We have had 13 prime ministers, some who have served multiple terms, and some for a few days. But few fall in this category since they came from within the system, and their policies and perspectives hewed close to the norm.
Modi may be an RSS pracharak and four-term chief minister of Gujarat, but as of two years ago, he had, at best, an outside chance to become PM. But this is not about how he became a front-runner within his party, but about what can happen when an outsider gate-crashes the system.
If he wins, Narendra Modi will join an elite band of outlier PMs
He propelled himself into the ranks of front-runners by a well-organised PR campaign stressing decisiveness, good governance and incorruptibility, but his real strength came from the fact that both the RSS and BJP soon realised that there was just one man who could enthuse the cadre, and that was Modi.
GovernanceThis said, the question remains of figuring out how Modi, the outlier, will impact on India's governance and polity. We know what he stands for in Gujarat and his narrative of Gujarati asmita will presumably translate into Bharatiya asmita once he takes up residence at 7 Race Course Road.
His economic policies are fairly clear - oriented towards growth and the promotion of manufacturing industry - witness his quick invitation to Ratan Tata to establish the Nano car plant in Gujarat after the contretemps with Mamata Banerjee, or his proximity to industrialists like Gautam Adani, Mukesh Ambani and others.
But where we could expect innovation and surprises is in his dealings in foreign and security policies. How, for example, would Modi deal with Nepal, Bangladesh and Sri Lanka, or for that matter Pakistan, China and the United States? The easy answer is that he will be firm and decisive. But there is just a degree of separation between what is considered "firm" and "decisive" and what can be "rigid" and "rash."
Likewise, how would he handle the complex trade and climate change negotiations going on, or respond to the regional challenge that China is throwing at us.
A better understanding of how outliers impact on policy comes from the career of some previous prime ministers.
Heading the list is Indira Gandhi. When Panditji passed away in May 1964, Lal Bahadur Shastri became PM. But he passed away suddenly in Tashkent in January 1966, and Mrs Gandhi was pushed into office by the Syndicate of old-timers who didn't want to give the office to one of themselves.
They thought that the goongi gudiya (dumb doll as she was pejoratively called) would do their bidding. In a matter of two years, she had outmaneuvered them and become PM in her own right. Her moves included a Left-ward swing by abolishing privy purses of former Indian rulers, nationalising banks, and later coal, steel, copper, cotton textiles and insurance.
After sweeping the 1971 elections on the Garibi Hatao slogan, she became supreme. Each twist and turn of the Indira story was unpredictable - the decision to liberate Bangladesh, grab Sikkim, declare Emergency or order Operation Bluestar.
SubterfugeAnother outlier was P V Narashima Rao. Recuperating from a heart bypass operation, he sat out the election of 1991. But it was he who became Prime Minister after the untimely death of Rajiv Gandhi.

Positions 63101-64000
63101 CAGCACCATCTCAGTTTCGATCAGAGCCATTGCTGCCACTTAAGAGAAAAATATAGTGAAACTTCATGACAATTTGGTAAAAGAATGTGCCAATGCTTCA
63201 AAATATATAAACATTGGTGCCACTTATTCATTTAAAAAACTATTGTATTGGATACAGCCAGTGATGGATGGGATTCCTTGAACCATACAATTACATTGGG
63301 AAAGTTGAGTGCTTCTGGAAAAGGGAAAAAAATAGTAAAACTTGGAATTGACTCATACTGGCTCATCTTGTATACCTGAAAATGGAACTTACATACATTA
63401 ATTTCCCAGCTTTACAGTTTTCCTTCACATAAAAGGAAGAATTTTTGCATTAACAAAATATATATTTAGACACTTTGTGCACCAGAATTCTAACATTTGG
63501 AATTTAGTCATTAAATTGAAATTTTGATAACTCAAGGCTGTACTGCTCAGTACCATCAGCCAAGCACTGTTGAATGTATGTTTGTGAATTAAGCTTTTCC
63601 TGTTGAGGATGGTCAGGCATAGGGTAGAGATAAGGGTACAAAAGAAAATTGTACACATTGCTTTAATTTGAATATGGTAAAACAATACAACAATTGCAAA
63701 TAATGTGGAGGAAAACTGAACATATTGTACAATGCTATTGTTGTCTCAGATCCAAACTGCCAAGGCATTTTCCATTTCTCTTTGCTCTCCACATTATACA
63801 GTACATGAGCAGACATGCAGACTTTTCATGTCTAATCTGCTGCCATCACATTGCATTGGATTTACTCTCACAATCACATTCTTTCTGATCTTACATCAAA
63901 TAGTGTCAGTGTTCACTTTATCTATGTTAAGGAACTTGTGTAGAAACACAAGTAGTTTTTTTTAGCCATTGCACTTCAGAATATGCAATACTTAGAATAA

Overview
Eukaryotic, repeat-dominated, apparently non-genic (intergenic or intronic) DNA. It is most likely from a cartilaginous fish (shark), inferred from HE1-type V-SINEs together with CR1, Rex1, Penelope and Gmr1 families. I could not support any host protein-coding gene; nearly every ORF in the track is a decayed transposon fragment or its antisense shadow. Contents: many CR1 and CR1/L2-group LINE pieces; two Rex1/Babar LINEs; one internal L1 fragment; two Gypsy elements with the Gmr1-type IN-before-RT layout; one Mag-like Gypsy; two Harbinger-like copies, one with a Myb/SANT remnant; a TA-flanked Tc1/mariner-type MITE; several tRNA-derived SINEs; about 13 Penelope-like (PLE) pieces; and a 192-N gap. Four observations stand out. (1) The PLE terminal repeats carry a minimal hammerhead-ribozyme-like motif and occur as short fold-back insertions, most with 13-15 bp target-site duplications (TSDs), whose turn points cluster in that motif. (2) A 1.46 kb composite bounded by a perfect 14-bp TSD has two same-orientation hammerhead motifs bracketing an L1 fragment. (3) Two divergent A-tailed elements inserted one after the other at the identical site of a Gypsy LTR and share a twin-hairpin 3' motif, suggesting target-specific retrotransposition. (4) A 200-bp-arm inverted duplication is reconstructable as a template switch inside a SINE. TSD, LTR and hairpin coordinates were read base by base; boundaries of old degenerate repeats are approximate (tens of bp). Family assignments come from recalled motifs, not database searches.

As a member of the Congress (Indira), Rao was always careful to hide his talents and true inclinations. It is this ability for subterfuge, and his considerable intelligence, that he used to liberalise the Indian economy, with the actual work being done by his finance minister, Manmohan Singh.
Unfortunately for him, a similar move to derail the Sangh Parivar's Ram Mandir plan ended in disaster when the Babri Masjid was demolished in 1992.
A great deal of what Rao achieved is still under the covers, especially his role in India playing catch up with Pakistan on the nuclear front. His "Look East" policy and recognition of Israel are another example of what happens when the outsider becomes the insider.
The third outlier in our list is Atal Bihari Vajpayee. When L K Advani was single-handedly building up the BJP through the Ram Mandir agitation, Vajpayee remained in the sidelines. But, soon Advani realised that he could never find acceptance in non-Parivar political formations.
For that reason when the opportunity came knocking for the BJP in 1996, it was Vajpayee who was put forward as the acceptable face of the party, the mukhota, as someone termed it.
OddballVajpayee had always been the oddball in the Parivar. Though technically an RSS pracharak, he was known to enjoy the good things in life, and as an MP, at least in the 1980s and 1990s, he was not known for shrillness when things started getting shrill.
But beginning with the nuclear tests of May 1998, the Vajpayee prime ministership came up with policy moves which would have been considered unthinkable earlier: the outreach to Pakistan despite Kargil, the 2002 visit to Beijing that created an opening for a border settlement, which was derailed only because the BJP lost the 2004 elections.
The move towards the United States who Vajpayee termed as a "natural ally." There have been other outliers in India's prime ministerial stakes - HD Deve Gowda, I K Gujral, or Chandrashekhar, but their role was insignificant because they were there by the grace of someone else.
Leading this pack is Manmohan Singh. He did come from nowhere to become India's third-longest serving prime minister. But, he, too, is someone else's creature and that has been his tragedy these ten years.
To come back to Modi. As of now there are more questions than answers before us because we do not know the size of his victory, nor the composition of his team. We have some understanding of his domestic policy perspective from his role as CM of Gujarat. But as for his foreign and security policies, we will have to wait and watch.
If the history of past outliers is a guide, he is likely to spring more than his share of surprises.
Mail Today April 15, 2014